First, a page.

Oxford University Hospital

Hypoglycaemia is one of the many challenges people with diabetes encounter, with some patients experiencing multiple episodes of hypoglycaemia on a regular basis.


The aim of Hypo Awareness Week was to give the public and healthcare professionals knowledge regarding signs and symptoms of hypoglycaemia and how to treat hypoglycaemia.


This year’s Hypo Awareness Week was celebrated in all four of the OUH Trust sites:

  • Tuesday 3rd October 2017 ~ John Radcliffe Hospital and Nuffield Orthopaedic Centre
  • Thursday 5th October 2017 ~ Churchill and Horton General Hospital


All of the Adult Diabetes Inpatient Specialist team got involved in the help of setting up and managing the stands. The stands were decorated with posters and balloons for more visibility. Diabetes companies provided posters, booklets, leaflets, hypo treatments and blood glucose monitors for the diabetes team to give to members of the public.  The diabetes reps also helped manage the stand and were one with the team to disseminate information about hypoglycaemia.

The stands provided information suitable for the public, people with diabetes and healthcare professionals who provide care for patients with diabetes.


Hypo Awareness Week was a great opportunity to disseminate information regarding recent changes made by the Trust’s hypoglycaemia protocol.

The main change was the replacement of Lucozade (due to sugar tax) with gluco juice. The Trust’s standardised red ‘hypo boxes’ now include gluco-juice in a 60ml bottle. The updated list and contents of the hypo boxes were part of the information disseminated.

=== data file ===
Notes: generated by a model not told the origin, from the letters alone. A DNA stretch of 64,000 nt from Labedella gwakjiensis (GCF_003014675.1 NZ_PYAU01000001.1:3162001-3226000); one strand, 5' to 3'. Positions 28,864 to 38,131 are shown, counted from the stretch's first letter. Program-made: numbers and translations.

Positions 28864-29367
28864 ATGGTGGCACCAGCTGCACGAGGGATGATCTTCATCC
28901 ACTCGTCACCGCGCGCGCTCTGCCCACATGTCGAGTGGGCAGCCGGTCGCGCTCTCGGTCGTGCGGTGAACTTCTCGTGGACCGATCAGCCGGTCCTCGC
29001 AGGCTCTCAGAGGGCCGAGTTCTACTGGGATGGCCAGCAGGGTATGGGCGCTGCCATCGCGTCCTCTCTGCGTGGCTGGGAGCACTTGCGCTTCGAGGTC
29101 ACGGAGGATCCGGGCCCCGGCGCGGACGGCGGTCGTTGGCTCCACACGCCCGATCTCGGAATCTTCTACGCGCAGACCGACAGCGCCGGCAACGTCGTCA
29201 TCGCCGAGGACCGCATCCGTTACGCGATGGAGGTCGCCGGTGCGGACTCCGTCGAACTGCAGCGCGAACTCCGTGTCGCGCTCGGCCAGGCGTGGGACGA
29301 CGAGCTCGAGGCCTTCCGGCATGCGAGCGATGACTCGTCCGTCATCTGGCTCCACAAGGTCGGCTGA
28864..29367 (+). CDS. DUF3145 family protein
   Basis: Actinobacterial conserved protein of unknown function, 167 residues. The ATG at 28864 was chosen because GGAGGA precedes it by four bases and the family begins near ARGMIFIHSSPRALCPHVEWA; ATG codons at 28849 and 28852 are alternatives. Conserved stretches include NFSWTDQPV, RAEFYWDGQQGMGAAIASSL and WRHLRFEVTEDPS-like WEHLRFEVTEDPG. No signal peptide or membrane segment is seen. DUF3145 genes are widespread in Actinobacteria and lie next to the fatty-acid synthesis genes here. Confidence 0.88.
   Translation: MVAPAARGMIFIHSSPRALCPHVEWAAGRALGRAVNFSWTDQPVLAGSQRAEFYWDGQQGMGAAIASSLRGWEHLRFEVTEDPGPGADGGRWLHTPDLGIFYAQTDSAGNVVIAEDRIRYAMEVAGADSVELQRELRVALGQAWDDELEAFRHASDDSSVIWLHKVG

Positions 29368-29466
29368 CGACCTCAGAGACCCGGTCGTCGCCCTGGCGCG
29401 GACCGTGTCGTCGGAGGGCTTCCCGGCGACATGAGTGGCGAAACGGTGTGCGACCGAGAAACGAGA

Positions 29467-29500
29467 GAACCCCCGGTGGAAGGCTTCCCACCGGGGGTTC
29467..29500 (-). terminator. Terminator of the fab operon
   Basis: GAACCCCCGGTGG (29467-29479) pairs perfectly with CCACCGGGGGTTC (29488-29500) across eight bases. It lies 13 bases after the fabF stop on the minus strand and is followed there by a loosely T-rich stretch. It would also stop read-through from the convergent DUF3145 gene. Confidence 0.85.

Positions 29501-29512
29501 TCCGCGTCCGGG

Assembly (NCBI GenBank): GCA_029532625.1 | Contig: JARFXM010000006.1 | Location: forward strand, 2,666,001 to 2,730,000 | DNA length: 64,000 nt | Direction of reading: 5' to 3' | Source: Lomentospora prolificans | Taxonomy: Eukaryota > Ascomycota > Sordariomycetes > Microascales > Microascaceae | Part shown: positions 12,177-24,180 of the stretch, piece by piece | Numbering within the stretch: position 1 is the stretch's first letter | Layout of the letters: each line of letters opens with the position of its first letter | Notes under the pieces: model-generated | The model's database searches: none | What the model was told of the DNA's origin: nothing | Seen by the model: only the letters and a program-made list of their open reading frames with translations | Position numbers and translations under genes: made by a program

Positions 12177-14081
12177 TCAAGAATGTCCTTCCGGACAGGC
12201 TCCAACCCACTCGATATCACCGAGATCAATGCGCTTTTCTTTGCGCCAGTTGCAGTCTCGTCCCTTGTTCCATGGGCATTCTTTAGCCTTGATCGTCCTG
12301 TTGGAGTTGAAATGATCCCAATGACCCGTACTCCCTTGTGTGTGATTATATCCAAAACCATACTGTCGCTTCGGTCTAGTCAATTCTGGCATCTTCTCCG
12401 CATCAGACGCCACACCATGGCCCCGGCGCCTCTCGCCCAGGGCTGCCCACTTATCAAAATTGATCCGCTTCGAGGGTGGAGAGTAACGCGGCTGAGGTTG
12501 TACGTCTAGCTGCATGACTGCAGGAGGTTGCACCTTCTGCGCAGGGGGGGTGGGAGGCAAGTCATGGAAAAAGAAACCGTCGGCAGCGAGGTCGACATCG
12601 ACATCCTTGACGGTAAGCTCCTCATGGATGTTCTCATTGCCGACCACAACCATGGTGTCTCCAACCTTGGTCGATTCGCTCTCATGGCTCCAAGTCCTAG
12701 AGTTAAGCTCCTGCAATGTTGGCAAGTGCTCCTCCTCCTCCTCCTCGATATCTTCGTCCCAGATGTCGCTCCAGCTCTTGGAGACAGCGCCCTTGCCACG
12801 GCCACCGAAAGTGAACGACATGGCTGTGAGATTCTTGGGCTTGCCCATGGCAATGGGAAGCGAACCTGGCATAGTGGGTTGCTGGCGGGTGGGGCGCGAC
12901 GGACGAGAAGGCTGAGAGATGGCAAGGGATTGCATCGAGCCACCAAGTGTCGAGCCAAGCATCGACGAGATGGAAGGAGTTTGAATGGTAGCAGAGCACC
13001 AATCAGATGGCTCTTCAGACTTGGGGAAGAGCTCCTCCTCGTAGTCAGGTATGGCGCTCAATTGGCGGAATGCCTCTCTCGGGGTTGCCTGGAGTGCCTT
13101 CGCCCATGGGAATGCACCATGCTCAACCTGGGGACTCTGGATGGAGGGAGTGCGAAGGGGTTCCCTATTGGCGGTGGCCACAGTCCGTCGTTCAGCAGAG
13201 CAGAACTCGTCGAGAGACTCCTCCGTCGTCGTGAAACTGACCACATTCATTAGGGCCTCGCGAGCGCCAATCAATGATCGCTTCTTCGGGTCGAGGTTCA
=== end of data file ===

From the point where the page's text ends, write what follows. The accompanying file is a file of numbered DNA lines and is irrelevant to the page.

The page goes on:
OUH also updated its Management of Hypoglycaemia guidelines.


The biggest piece of information that the team focused on in disseminating was the implementation of the updated OUH Hypo-STAR guidelines which is now a major part of their Hypoglycaemia Guidelines.

  • See
  • Treat
  • Assess
  • Recognise

As a result of NaDIA 2016 and the local audit, it was evident that OUH healthcare professionals are great at seeing and treating hypoglycaemia. However, re-assessing and recognising (why the hypo occurred) needed improvement.

An audit was done in summer 2017 on the trust’s EPR Diabetes Alert and Trigger system. This system sends alerts and trigger messages in EPR for any results indicating severe hypoglycaemia in the areas.  This is constantly checked by the diabetes team which then allows proactive action to support the areas without waiting for a referral from the ward.

Healthcare professionals were given information and copies of the hypo star and new guidelines to take to their wards.  Hypo-STAR stickies were also given to staff to use to stick onto the patient’s folder when he/she experiences hypoglycaemiaThis provided visual prompts for others to know of the episode.

The OUH diabetes team are intending to review this in six months time and look for any improvement the Hypo-STAR guide had brought to the care and management of hypoglycaemia in the Trust.

Feedback and Evaluation

Many of the public were not aware of what hypoglycaemia was or why it occurs. They did know the seriousness of this condition.  Many healthcare professionals asked a lot of questions about the most effective way to treat hypoglycaemia and how they can help prevent their patients from developing hypoglycaemia. People with diabetes were given literature regarding driving, exercise, diet, exercise, alcohol and blood glucose monitoring.  The diabetes reps (i.e. Accu-Chek) supplied blood glucose meters which were very popular for people with diabetes – many people had seen this meter for the first time.  All age ranges appeared to appreciate the glucose meter.

Some people’s comments were that they ‘were excited to use this new device’.